6.0 & 6.4 Ford Diesel Cylinder Heads

Ford 6.0 and 6.4 Powerstroke Diesel Cracked Cylinder Heads

 

 

We’ll make your 6.0 and 6.4 Ford diesel cylinder heads as bullet proof as we can. The following is what Ford says about your cracked heads:

Copied from AERA Tech Bulletin 2532:

‘Ford’s comment; NOTE: The cylinder head chamber area may exhibit very small “surface fissures” or “micro-cracks” during the Magnaflux process. These fissures or micro-cracks are typically located between the glow plug and the valve seats. They DO NOT extend into the coolant jacket and will not cause coolant loss or cooling system over pressurization. The presence of surface fissures or micro-cracks is not cause for replacement of the cylinder head.’

I don’t know about you but I wouldn’t feel good about putting diesel heads back on my truck KNOWING they are cracked just because Ford say it’s O.K. It is true that most of the heads we see, the cracks have not gone into the cooling system……….yet. Cracks in cast iron cylinder heads grow, period. I also agree that the progression of these cracks, sometimes called propagation, will take quite a while UNLESS, it overheats again. Let me show you what happens.

Here is a picture of the typical glow plug hole to exhaust seat “micro-crack” as Ford calls it. The hole in the center is the injector hole, some of you already know this, and the small one at 4:00 below and to the right is the glow plug hole. If you agree that cracks grow, this won’t stay this small forever.

 

Glow Plug Fracture
Glow Plug Fracture

 

Below is a picture of a typical seat fracture. If you’re not familiar with these type of seat they integrally cast meaning they are just part of the cast iron head. You cast the head and cut these out of the iron and you have a seat. The problem is the seat is only as strong as the cast iron. Ford and everyone else for that matter says either flame harden, induction harden etc. but that is just a surface treatment. Detroit, Cummins, Caterpillar and all the rest of the heavy duty diesels install heavy duty valve seat inserts, typically a Stellite or Hi-Chrome alloy, sometimes non-magnetic. The seats we install in these heads are a Stellite Hi-Chrome alloy seat. This is what I’ll show next.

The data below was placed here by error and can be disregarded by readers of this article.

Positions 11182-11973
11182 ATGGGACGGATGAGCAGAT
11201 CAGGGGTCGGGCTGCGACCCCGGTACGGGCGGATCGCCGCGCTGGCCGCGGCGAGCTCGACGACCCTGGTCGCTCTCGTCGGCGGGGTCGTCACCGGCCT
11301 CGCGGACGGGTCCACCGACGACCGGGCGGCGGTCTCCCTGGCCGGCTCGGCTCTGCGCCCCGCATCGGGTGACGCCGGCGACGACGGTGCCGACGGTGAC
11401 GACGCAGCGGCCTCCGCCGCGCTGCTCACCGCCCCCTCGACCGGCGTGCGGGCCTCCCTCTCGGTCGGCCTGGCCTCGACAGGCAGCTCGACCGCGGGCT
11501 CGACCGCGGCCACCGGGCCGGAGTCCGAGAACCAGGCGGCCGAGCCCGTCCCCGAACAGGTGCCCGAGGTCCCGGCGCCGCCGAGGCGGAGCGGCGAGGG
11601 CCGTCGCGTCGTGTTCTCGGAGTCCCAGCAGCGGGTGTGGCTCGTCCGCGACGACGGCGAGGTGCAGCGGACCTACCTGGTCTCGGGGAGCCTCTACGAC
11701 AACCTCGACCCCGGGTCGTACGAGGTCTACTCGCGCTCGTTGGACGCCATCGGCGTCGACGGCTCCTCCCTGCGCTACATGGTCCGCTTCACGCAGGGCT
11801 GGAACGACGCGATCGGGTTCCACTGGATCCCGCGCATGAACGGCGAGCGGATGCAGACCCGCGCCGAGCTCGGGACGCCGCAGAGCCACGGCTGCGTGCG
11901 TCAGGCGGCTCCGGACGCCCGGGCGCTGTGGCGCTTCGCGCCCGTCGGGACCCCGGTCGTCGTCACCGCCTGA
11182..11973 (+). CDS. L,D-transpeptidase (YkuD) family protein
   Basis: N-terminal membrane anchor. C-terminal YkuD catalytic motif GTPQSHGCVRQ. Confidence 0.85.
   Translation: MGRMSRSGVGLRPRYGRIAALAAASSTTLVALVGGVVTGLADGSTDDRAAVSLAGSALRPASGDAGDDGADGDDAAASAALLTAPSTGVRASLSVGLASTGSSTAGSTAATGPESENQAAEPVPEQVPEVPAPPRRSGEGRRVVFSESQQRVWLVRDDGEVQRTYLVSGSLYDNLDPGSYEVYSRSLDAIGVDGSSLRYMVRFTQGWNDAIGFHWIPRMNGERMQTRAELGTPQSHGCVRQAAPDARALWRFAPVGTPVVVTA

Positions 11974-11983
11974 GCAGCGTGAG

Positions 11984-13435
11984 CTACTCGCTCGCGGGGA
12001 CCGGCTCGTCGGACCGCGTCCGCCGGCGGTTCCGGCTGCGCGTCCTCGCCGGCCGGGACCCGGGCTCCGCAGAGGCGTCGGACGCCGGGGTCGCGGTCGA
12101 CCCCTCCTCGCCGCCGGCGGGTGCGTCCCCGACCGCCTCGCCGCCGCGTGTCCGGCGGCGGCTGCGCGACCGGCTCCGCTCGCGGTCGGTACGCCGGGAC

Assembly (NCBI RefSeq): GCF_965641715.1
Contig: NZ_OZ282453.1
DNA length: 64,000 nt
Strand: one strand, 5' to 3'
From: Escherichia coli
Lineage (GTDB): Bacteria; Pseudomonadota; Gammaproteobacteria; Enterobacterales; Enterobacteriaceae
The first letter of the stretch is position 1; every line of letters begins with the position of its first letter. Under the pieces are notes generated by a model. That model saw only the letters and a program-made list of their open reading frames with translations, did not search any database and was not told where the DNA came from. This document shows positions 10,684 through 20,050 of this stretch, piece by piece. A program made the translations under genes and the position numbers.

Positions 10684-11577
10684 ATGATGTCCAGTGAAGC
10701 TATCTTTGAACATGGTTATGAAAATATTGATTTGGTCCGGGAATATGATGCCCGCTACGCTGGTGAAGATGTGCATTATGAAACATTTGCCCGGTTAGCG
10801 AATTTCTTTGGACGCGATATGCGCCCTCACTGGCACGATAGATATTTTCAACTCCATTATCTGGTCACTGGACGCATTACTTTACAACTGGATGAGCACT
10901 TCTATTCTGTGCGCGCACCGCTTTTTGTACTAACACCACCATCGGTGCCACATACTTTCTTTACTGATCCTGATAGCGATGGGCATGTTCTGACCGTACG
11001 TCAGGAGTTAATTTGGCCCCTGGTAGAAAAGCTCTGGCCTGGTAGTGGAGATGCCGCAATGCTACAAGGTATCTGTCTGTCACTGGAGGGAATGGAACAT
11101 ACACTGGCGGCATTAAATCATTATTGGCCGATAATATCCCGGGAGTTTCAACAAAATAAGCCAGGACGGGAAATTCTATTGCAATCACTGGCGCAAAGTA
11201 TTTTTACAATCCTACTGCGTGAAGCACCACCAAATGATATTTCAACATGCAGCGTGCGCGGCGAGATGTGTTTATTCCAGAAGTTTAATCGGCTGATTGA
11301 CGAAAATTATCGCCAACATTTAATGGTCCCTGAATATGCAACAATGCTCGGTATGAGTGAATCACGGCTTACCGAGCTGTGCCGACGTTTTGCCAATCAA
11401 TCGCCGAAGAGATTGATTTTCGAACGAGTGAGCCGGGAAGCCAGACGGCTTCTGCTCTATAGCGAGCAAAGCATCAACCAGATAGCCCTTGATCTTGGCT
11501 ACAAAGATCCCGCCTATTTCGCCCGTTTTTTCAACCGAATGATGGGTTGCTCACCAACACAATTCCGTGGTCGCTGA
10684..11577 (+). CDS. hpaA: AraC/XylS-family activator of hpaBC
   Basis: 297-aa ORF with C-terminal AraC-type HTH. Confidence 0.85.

Typical Valve Seat Fracture

Typical Valve Seat Fracture

The next picture is cast iron seat removed and counter bored for the replacement seat.

What is hard to tell from the picture is the crack is all gone.

If the valve seat is cracked beyond what we can cut out for a replacement seat, that is not a good repair by this method for the reasons mentioned earlier, cracks grow.

 

Old Cast Seats Removed

Old Cast Seats Removed

 

Below is the unfinished seat. We leave them slightly high so we can cut the valve recess to approximately .005” from finished depth.

 

Hardened Hi-Nickel Chrome Valve Seats

Hardened Hi-Nickel Chrome Valve Seats

 

Below is a picture of the seat that has been 3 angle cut (30, 37 1/2 and 60 degrees) to  .005” from finished valve head recess.

 

 

3 Angle Semi-Finish New Seats

3 Angle Semi-Finish New Seats

Here is the head with the seat work done.

 

Valve Seats Finished to the Correct Valve Recession

Valve Seats Finished to the Correct Valve Recession

 

 

All that’s left is final clean, wash and assembly.

 

Finished Head Ready For Assembly

Finished Head Ready For Assembly

 

 

We have now made these heads as bullet proof as possible. I don’t even think my ex-wife could kill these. If you have any questions about EGR cooler bypass, EGR valve bypass, please call.

About John Lantry

After my 4 1/2 year tour on a US Navy nuclear submarine, my parents and I bought a neighborhood Gulf gas station in Altamonte Springs (suburb of Orlando). It came with basic valve grinding equipment so I started there. After a year or so, we were doing work for a lot of the neighborhood shops. That went so well, in 1981 we moved to downtown Orlando, started building engines in 1986 and within 10 years employed 50 people. We sold the company in 2005, didn't like retirement so here I am, with 2 of my long term employees...back at the beginning. Hopefully I know more now than I did then.

Thanks for being here, John

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